Hippocratic Oath (Star Trek: Deep Space Nine)

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"Hippocratic Oath"
Star Trek: Deep Space Nine episode
Episode no.Season 4
Episode 3
Directed byRené Auberjonois
Story by
Teleplay byLisa Klink
Featured musicJay Chattaway
Cinematography byJonathan West
Production code475
Original air dateOctober 16, 1995 (1995-10-16)
Guest appearances
Episode chronology
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"The Visitor"
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"Indiscretion"
Star Trek: Deep Space Nine (season 4)
List of episodes

"Hippocratic Oath" is the 76th episode of the syndicated American science fiction television series Star Trek: Deep Space Nine. It is the third episode of the fourth season and is directed by castmember René Auberjonois (Constable Odo).[1][2]

Set in the 24th century, the series follows the adventures on Deep Space Nine, a space station located near a stable wormhole between the Alpha and Gamma quadrants of the Milky Way Galaxy. The Gamma Quadrant is home to the Dominion, a hostile empire that maintains control through its genetically-engineered soldiers, the Jem'Hadar. In this episode, which explores the interaction between medical ethics and the duty of a soldier, Dr. Julian Bashir and Chief Miles O'Brien are captured by rogue Jem'Hadar.

Plot[edit]

Miles O'Brien (Colm Meaney) and Julian Bashir (Alexander Siddig) crash-land their runabout on a planet that is home to several rogue Jem'Hadar. Their leader, Goran'Agar (Scott MacDonald), takes the two captive and asks Bashir to help cure his men of their addiction to ketracel-white, the drug that makes them loyal to the Founders of the Dominion. Goran'Agar has not needed the drug since he was stranded on the planet four years prior; he has concluded that there must be some substance on the planet that cured him of his addiction.

Bashir and O'Brien devise a plan to escape, but O'Brien's makeshift weapon is discovered. However, Bashir notes that Goran'Agar shows unusual mercy, and his conversations seem to indicate independence of thought and character. He decides he wants to aid Goran'Agar and his men, but O'Brien is convinced the Jem'Hadar will always be brutal killers regardless of whether they are dependent on the drug or not. Bashir eventually orders O'Brien to help him develop a cure by retrieving a piece of equipment from the runabout.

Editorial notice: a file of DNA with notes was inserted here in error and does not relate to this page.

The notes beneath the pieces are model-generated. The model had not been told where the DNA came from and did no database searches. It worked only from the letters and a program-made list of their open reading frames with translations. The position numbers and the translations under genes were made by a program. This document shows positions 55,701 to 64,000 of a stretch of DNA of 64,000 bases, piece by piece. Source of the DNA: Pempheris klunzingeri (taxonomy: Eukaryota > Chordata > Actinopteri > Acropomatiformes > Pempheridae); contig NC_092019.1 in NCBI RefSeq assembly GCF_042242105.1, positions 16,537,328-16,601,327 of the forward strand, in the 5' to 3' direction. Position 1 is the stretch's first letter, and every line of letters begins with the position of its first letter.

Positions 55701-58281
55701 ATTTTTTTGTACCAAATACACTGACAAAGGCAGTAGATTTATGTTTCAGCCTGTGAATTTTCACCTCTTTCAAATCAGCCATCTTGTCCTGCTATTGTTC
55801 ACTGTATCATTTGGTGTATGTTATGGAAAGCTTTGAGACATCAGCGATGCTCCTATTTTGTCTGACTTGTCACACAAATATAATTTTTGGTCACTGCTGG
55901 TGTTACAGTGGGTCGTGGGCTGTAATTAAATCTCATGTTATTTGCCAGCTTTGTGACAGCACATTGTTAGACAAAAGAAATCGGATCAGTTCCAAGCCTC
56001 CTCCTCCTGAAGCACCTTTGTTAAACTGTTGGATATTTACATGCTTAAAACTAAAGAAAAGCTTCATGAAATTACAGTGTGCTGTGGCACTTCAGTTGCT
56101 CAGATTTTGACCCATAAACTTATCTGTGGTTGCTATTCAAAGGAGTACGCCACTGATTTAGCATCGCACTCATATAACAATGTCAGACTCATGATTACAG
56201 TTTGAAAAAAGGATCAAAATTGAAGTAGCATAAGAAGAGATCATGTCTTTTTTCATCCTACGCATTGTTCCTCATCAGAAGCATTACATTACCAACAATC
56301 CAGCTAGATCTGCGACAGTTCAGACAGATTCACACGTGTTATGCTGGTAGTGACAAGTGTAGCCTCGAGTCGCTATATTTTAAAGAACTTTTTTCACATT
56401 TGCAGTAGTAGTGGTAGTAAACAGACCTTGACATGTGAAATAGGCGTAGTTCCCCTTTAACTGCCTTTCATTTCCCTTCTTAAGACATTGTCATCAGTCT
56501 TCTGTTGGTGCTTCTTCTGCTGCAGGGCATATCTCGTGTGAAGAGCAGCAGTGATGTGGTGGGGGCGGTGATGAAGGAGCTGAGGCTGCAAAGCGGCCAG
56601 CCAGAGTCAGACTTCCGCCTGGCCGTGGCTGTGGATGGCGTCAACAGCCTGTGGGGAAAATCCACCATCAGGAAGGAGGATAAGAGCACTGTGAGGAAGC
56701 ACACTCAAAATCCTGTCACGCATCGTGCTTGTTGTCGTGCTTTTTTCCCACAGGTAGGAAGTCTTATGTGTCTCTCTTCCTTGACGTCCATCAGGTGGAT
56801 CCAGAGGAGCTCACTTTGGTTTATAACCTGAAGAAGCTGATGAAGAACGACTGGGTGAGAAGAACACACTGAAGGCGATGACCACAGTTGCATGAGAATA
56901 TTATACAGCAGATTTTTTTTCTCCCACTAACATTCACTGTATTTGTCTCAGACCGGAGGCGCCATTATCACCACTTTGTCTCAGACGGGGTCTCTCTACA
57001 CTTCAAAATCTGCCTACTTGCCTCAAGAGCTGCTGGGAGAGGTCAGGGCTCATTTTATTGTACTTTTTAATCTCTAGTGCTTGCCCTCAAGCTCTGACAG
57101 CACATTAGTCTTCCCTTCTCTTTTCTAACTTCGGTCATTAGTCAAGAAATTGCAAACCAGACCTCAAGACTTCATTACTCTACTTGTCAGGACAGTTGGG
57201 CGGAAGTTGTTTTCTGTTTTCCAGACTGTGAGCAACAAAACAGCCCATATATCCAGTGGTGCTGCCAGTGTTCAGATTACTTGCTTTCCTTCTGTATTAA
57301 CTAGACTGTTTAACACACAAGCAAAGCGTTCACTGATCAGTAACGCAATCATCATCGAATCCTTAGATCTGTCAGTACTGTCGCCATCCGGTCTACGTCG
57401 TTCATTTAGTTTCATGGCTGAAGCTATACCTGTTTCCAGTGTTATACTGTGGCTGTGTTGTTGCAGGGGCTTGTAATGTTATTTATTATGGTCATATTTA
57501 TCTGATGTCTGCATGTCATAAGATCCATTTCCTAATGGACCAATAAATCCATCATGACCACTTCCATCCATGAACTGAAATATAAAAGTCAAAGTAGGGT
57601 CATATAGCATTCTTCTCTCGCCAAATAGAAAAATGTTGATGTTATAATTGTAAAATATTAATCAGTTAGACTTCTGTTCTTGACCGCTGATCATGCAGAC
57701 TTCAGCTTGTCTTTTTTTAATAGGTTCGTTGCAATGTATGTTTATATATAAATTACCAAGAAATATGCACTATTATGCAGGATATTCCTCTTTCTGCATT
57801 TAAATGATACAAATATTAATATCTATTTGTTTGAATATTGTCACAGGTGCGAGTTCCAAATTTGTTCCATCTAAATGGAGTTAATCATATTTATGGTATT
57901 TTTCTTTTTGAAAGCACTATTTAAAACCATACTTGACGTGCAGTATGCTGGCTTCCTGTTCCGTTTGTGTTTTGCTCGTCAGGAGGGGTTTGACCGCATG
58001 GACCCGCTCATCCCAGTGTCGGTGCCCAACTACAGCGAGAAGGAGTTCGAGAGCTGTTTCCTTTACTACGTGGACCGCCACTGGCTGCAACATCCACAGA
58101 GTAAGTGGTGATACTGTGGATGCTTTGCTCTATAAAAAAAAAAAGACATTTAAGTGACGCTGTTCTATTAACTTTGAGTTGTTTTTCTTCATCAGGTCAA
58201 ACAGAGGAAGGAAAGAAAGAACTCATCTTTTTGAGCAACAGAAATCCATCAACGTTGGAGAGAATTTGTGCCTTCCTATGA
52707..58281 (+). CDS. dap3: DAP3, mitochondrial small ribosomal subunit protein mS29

At the runabout, O'Brien escapes his guard. Meanwhile, Bashir concludes that there is nothing special about the planet that cured Goran'Agar of his addiction; through some biological fluke, he was never addicted in the first place. O'Brien finds Bashir, and when Bashir refuses to leave with him, O'Brien sabotages his work. Goran'Agar confronts them, but his merciful ways have lost him the loyalty of his men, and with no hope of a cure, he finds he has no reason to kill O'Brien and Bashir. He leads them to their runabout and asks O'Brien, a former soldier, to explain to Bashir why he cannot abandon his men, even if they would kill him if he stayed. On their way back to Deep Space Nine, O'Brien tries to explain to Bashir that all his efforts were intended to save him.

Meanwhile, Lt. Commander Worf (Michael Dorn) acclimates to living on DS9 and no longer being Chief of Security. He finds Quark dealing with a smuggler, and, frustrated by Constable Odo's apparent refusal to arrest the two, confronts them himself. Odo appears and explains to Worf that he wanted the deal to go ahead so that he could track the smuggler and break down the entire smuggling ring, but Worf's interference has made that impossible. Captain Sisko explains to Worf that life on Deep Space Nine has many grey areas that will take some getting used to.

Production[edit]

The episode was directed by René Auberjonois, who also played the character Odo

Lisa Klink wrote the first and second drafts, and then Ron Moore did an uncredited rewrite to polish the script and Klink was given full writing credit.[3] Klink had made several unsuccessful attempts to pitch stories to the show, but was lucky enough to get a position as an intern on the writing staff after which she pitched another story. The liked the idea and made the sale but ultimately a brainstorming session changed it completely and since they had gotten to know her she was given the chance to write the script herself. She went on to work as a writer on Star Trek: Voyager.[3]

Reception[edit]

In a review in 2013 for The A.V. Club, Zack Handlen was happy with the use of Bashir and O'Brien to explore the moral difficulties of doing the right thing in difficult circumstances. He says of this episode, "This is what you call a back-to-basics hour, the sort of meat and potatoes entry..." and felt the B-plot with Worf adapting life on Deep Space Nine was straightforward.[4] Tor.com rated it 8 out of 10.[5]

Doux Reviews noted this for character studies of Bashir, O'Brien, and Worf negotiating the morally complexities of their situations, and gave it 5 out 6.[6]

Releases[edit]

On August 5, 1998, "Hippocratic Oath" was released on LaserDisc format in Japan, as part of the 4th Season vol.1 box set.[7]

Resources[edit]

See also[edit]

References[edit]

  1. ^ "Hippocratic Oath". IMDb.com. IMDb, Inc. October 16, 1995. Retrieved May 4, 2021.
  2. ^ Jamie Lovett (December 9, 2019). "Star Trek: Deep Space Nine Star Rene Auberjonois Dies at 79". Comicbook.com. Retrieved September 11, 2021.
  3. ^ Zack Handlen (2013). "Star Trek: Deep Space Nine: "Hippocratic Oath"/"Indiscretion"". The A.V. Club. Retrieved May 30, 2021.
  4. ^ "Star Trek: Deep Space Nine Rewatch: "Hippocratic Oath"". February 4, 2014.
  5. ^ CoramDeo. "Doux Reviews Star Trek Deep Space Nine: Hippocratic Oath". Doux Reviews. Retrieved May 30, 2021.{{cite web}}: CS1 maint: url-status (link)
  6. ^ "LaserDisc Database - Star Trek Deep Space 9: 4th Season vol.1 [PILF-2442]". www.lddb.com. Retrieved February 18, 2021.

External links[edit]